Thursday, January 29, 2009

loreal & love

i had a brief (all of 8-weeks) stint with mccann erickson working on loreal - loreal the mass market cosmetic/hair color brand, not one of their other brands  - and reading the current news about them, it seems obvious that their problem is the same one i thought i was hired to address. 
i met with a woman called carol hamilton who lives and breathes the loreal brand. 
and i told her the problem i saw (and who am i?) was that the brand was too cold. it was shiny, glam and slick looking but it didn't seem to love women.
or even really like them.
i thought that the on-a-pedestal idealized glossy view of a woman was great for haircolor. but it wasn't for skincare. because there you wanted love. you wanted intimacy, closeness, you wanted to believe it cared about you before you put it on your face.

if the brand cared about you, it had to act like it. 
like moving towards recycled or recyclable packaging, like being more transparent about the ingredients, like speaking to you in a way that was simple, comprehensible and said it believed you could have a more beautiful future.

and she said, "yes, you're right. i'd love to talk more about it."
my boss - or colleague - at mccann, the jagged and wired executive senior vp super-important account guy who hired me, agreed. for about 5 minutes.

in reality, no one was the least bit interested in what i thought. or in anything green. or in questioning the overall meaning and message of the brand. 

no time for big picture thinking - internal politics and strategy sapped everyone's energy.

in action, loreal had no love.

i adore kevin roberts and his lovemarks theory.
absolutely brilliant.
there are brands that inspire devotion by using stories, emotion and magic.
and loreal once had that. 
sometimes it still does.

but i think there is one missing piece. you love brands that love you back.

the funny thing is that as this economy gets worse, that core truth becomes more apparent. if you've only got one dollar in your pocket - who gets it? whoever actually likes you and cares about you even when your dollar is in their wallet.
so there are tons of brands that are lotharios and will tell you all kinds of pretty stories just to get into your pants' pockets. and if they are gorgeous enough, you will go along for the ride.
but only if you've got time and money to spare.
like teenage girls becoming women, we are starting to realize our power and value as consumers.

back again to loreal, when i started working for them, i did my research. loreal was started by a chemist called eugene schueller - by most accounts, he was a fascist supporter and an all round nasty guy. (read bitter scent by michael bar-zohar, amongst others). eugene made hair-dye that didn't harm your hair and reportedly turned in people to the nazis.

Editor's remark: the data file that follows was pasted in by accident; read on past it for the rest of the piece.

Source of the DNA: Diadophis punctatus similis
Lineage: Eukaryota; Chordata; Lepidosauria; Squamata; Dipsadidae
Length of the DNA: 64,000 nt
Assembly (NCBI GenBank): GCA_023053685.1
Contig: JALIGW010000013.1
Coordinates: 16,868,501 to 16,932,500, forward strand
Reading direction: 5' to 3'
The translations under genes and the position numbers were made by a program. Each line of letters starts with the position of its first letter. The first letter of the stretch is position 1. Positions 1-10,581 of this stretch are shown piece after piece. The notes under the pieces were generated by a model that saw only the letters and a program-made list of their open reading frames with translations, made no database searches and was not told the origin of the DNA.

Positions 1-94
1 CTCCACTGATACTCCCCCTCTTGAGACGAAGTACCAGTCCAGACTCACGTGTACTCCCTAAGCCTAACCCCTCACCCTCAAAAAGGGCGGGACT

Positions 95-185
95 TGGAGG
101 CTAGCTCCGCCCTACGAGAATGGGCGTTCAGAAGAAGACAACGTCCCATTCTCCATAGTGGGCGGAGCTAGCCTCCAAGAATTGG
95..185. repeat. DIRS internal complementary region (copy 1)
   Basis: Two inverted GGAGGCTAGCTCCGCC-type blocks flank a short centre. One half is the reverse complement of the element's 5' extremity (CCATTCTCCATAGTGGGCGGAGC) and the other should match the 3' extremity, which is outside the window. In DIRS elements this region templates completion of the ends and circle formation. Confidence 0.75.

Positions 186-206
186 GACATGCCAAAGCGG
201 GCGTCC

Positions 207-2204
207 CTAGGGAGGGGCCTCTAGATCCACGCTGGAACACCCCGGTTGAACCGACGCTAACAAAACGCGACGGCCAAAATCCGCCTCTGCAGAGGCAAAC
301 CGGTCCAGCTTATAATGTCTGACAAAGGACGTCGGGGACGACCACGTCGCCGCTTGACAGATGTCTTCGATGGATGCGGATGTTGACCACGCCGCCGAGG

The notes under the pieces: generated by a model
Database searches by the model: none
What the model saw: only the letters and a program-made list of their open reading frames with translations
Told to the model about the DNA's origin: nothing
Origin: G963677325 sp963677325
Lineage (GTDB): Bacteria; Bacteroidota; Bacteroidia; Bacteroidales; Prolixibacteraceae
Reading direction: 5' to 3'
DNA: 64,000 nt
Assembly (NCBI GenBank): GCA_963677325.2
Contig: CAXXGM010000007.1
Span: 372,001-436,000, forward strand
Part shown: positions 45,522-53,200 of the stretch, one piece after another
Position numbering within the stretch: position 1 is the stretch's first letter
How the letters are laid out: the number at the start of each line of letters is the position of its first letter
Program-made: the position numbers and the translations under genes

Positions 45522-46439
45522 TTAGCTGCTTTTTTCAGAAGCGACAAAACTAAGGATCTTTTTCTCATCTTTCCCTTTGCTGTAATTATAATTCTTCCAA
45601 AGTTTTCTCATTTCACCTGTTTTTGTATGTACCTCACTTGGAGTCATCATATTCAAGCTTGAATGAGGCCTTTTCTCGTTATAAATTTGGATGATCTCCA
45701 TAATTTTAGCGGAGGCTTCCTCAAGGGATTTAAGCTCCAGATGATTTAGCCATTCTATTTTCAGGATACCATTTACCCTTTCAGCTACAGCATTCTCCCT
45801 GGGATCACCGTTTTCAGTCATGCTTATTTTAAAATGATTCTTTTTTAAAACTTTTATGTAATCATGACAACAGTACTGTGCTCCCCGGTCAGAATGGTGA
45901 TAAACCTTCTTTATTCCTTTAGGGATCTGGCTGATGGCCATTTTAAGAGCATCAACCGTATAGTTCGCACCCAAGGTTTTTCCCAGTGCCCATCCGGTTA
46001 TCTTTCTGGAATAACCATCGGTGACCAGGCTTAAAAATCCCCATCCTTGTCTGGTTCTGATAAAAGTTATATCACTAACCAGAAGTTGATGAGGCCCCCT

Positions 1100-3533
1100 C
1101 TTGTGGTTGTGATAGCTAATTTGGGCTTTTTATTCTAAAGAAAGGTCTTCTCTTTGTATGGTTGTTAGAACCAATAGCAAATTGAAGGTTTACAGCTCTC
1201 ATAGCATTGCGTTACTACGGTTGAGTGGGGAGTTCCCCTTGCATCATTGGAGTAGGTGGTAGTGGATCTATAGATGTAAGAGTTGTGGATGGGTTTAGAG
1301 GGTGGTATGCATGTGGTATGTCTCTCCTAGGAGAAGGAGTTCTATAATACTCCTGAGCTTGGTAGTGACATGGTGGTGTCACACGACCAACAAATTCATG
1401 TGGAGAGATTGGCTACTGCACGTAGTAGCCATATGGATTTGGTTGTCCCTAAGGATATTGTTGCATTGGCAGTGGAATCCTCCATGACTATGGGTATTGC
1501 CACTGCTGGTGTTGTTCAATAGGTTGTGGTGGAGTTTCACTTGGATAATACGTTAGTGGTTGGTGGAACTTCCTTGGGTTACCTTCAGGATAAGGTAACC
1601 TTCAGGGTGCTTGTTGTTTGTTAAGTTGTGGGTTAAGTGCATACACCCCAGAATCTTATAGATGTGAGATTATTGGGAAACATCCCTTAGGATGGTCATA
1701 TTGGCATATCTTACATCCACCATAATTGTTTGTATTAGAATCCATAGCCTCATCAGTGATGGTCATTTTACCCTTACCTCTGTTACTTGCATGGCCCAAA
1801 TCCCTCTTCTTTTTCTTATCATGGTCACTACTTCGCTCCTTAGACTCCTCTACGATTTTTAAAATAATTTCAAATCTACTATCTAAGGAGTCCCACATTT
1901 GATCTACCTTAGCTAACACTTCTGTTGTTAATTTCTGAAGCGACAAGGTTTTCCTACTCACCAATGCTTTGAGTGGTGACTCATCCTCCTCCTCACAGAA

since i believe the birth of a business infuses its soul, i was horrified.
a cute, young jewish copywriter working there, said, "but we're good people, right?"
at least, he seemed to love hair.

not a lot of love to start.

then i started working on the antiageing platform. 
and another bright young woman said, "oh it's so digusting this ad, trying to insinuate that a 60 year-old woman has sex! at that age, she shouldn't be thinking about men and sex."
i also noticed that there were no women over 50 around. (except for carol hamilton. if she is over 50. ) they talked about older models dismissively, "she has wrinkles ON her wrinkles."
i tried to say something about old being beautiful and was immediately shut up for even mentioning the "o-word"
no love lost for the ageing set.

we were presented with an intelligent approach to skincare. by the WRONG person. politically, that is. it was shot down. and everyone seemed to be doing everything in their power to make it go away.

no love for each other.

i asked about getting rid of external packaging. and using recycled and recyclable bottles.  i was politely told, "no."

no love for the planet. or our future.

i'd been moved by the story of the incredibly empowering line, "because i'm worth it," written by a recently-divorced young woman standing up for herself. almost like the secretary become copywriter in madmen, she reinvents herself.


but in today's world, the meaning goes from inspiring to self-centered and egotistical. 

and "because we're worth it" is just not believable.

even if the "we" refers to the brand.

the question is - can we bring back the LOVE? 
because without it, we're more unnecessary plastic on the shelf. 

and if we can't LOVE the consumer, our products and our future - do we deserve to exist?


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